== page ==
QR Code on Headstone: A Novel Way to Commemorate Your Loved Ones
QR codes on headstones and plaques are the newest and most innovative way to remember our deceased loved ones.
Different cultures have different ways of memorialising loved ones who have passed on. East Asians, for example, bring offerings of incense and food to commemorate the deceased. The Spanish people celebrate those who have passed on by gathering on the anniversary of their loved one’s death and offering prayers and flowers in their memory. The Mexicans, meanwhile, remember their dearly departed with festive costumes and makeup on the Día de Los Muertos (Day of the Dead).
Australian commemoration of the deceased is pretty simple. Family and friends visit their graves now and then to offer flowers and light a candle.
If your loved one passed on recently, maybe you’re one of the people who want something more than to look at their framed photos at home or those saved on your phone. You also probably have family and friends living elsewhere, and they could only visit the deceased’s grave long after the funeral. Wouldn’t it be great if you could share photos and memories with your family and friends and reminisce online?
QR Code Headstone: A New Trend for Commemorating the Departed
With a QR code on a headstone or plaque, you can do that. But what is this technology and why is it a great way to celebrate the life of your loved one? Let’s talk about it.
Surely you have seen a QR code before. They’re on the checkout counters in the supermarket when you want to pay for your groceries and they’re on your phone when you want to transfer money to a friend. You can see them on food packages, receipts and most recently COVID check-in apps.
The technology has been around since 1994. But it was only recently when people found creative ways to integrate QR codes into their lives, including putting them on headstones and plaques to commemorate the life of the deceased online.
How Does It Work?
So how does a QR code headstone or plaque work?
1. First, you have to upload photos of the deceased to an eTribute page. This page is linked to a QR code which will then be added to the headstone or plaque.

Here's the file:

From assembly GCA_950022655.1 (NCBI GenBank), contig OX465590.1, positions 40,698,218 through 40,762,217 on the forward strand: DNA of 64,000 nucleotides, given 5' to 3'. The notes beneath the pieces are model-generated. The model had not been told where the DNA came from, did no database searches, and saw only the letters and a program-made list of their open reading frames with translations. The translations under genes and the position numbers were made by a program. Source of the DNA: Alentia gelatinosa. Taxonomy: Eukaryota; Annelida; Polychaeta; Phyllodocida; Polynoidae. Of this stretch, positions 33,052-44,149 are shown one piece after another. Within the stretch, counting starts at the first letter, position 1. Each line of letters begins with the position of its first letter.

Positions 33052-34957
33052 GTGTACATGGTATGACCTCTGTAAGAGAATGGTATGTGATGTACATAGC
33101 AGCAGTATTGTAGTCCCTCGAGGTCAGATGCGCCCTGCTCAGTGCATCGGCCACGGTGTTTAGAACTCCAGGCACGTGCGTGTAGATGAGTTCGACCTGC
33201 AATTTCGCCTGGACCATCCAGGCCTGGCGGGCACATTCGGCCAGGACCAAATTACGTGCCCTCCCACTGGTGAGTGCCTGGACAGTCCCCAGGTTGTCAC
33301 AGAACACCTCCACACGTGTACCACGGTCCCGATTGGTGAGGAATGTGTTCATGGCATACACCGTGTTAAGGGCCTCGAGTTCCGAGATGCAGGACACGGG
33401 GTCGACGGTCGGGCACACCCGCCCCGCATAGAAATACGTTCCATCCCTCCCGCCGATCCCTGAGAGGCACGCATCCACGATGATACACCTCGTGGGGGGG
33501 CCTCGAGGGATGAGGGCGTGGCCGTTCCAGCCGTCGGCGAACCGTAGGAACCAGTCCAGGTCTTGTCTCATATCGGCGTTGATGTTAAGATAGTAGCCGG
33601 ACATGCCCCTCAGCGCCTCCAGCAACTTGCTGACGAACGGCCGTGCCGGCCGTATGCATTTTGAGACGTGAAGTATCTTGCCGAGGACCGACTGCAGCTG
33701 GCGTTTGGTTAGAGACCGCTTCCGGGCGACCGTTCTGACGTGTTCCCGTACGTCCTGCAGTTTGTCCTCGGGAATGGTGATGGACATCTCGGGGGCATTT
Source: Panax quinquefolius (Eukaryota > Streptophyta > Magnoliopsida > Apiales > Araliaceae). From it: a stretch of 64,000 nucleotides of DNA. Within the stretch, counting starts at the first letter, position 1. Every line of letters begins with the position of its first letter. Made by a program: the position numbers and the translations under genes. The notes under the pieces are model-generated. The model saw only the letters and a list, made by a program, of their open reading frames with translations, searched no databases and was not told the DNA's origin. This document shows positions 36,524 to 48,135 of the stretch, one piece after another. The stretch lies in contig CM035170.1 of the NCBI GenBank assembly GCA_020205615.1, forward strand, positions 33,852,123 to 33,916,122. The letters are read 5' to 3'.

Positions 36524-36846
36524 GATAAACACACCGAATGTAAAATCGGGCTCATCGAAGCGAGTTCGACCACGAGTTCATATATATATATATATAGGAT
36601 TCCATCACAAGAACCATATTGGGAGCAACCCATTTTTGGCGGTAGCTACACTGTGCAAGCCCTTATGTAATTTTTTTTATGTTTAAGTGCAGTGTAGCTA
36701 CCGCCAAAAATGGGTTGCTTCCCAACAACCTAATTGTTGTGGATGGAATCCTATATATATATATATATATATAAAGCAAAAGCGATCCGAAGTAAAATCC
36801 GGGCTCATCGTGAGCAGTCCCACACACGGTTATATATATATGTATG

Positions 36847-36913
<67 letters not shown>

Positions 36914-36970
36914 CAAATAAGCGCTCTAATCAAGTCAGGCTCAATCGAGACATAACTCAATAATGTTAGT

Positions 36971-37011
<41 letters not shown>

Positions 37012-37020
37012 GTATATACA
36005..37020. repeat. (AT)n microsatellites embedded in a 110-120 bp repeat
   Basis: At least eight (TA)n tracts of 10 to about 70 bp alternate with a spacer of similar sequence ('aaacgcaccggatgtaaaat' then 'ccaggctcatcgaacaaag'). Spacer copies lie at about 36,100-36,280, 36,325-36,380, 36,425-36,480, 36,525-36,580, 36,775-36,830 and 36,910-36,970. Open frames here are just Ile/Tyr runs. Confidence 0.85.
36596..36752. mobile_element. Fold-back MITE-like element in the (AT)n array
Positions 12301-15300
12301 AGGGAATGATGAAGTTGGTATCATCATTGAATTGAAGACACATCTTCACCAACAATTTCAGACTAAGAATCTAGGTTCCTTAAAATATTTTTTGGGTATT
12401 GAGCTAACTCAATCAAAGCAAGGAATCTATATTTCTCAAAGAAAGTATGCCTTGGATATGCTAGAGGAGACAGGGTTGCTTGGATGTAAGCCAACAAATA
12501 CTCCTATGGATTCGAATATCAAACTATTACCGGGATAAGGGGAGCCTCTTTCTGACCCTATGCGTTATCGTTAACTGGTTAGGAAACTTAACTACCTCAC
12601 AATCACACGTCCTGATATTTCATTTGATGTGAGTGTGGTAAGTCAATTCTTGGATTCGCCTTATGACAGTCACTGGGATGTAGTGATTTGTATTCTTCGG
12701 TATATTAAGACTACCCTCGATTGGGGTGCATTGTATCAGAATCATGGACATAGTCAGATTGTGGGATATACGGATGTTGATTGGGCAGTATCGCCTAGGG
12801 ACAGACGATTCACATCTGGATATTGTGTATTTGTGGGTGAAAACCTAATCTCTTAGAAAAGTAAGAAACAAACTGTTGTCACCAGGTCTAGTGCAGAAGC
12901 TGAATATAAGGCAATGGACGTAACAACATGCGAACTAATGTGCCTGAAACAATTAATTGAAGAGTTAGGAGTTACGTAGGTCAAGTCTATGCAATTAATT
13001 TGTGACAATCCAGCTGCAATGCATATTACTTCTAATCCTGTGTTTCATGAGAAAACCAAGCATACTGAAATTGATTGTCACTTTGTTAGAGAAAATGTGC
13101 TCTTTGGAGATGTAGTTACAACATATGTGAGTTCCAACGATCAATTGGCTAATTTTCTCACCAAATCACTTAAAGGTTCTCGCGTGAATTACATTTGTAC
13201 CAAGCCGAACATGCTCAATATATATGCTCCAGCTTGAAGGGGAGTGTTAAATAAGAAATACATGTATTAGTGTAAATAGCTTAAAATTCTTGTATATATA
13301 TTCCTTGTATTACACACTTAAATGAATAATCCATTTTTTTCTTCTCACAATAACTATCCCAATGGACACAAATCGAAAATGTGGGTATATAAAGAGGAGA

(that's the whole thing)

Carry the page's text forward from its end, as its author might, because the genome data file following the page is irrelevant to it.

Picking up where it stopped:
What kind of photos can you upload? You can upload childhood photos, photos taken during their teens, graduation photos, birthday photos, etc. Anything to chronicle their life. You can also upload photos taken during the funeral itself.
But the good news is you’re not limited to photos. You can also add eulogies and videos, as well as farewell messages from families and friends.
2. Once everything is uploaded to the eTribute page, you’ll receive a unique website address, as well as the QR code.
3. The QR code can be downloaded and sent to a stonemason who will put it on the headstone or plaque. You can also have it printed on the funeral programme.
4. Visiting the gravesite of your loved one later? Reminisce and celebrate their life while in the cemetery or the columbarium simply by scanning the QR code on the headstone.
What Else Can You Include on the eTribute Page?
Apart from the deceased’s name and age, you can also include their birthdate and the date when they passed on. You can also write a short narration of their life, the names of their closest family members, and anything important you might want to add.
Keep in mind that the things you share are completely up to you. Share what you are only comfortable with and only share information that doesn’t violate the privacy of the deceased or other family members.
How Do You Get a QR Code on a Headstone For Your Loved One?
- Simply sign up on the See My Life website and fill out the online form we set up for the deceased’s information for free.
- Upload your loved one’s life story. You can also include a eulogy if you wish.
- Upload your loved one’s photos and videos.
- Once everything is uploaded, your loved one’s eTribute page is instantly generated and viewable online.
- You can now share the QR code or dedicated page URL link on your social media pages.
- Forward the QR code to the stonemason or cemetery administration so it can be added to the headstone or plaque.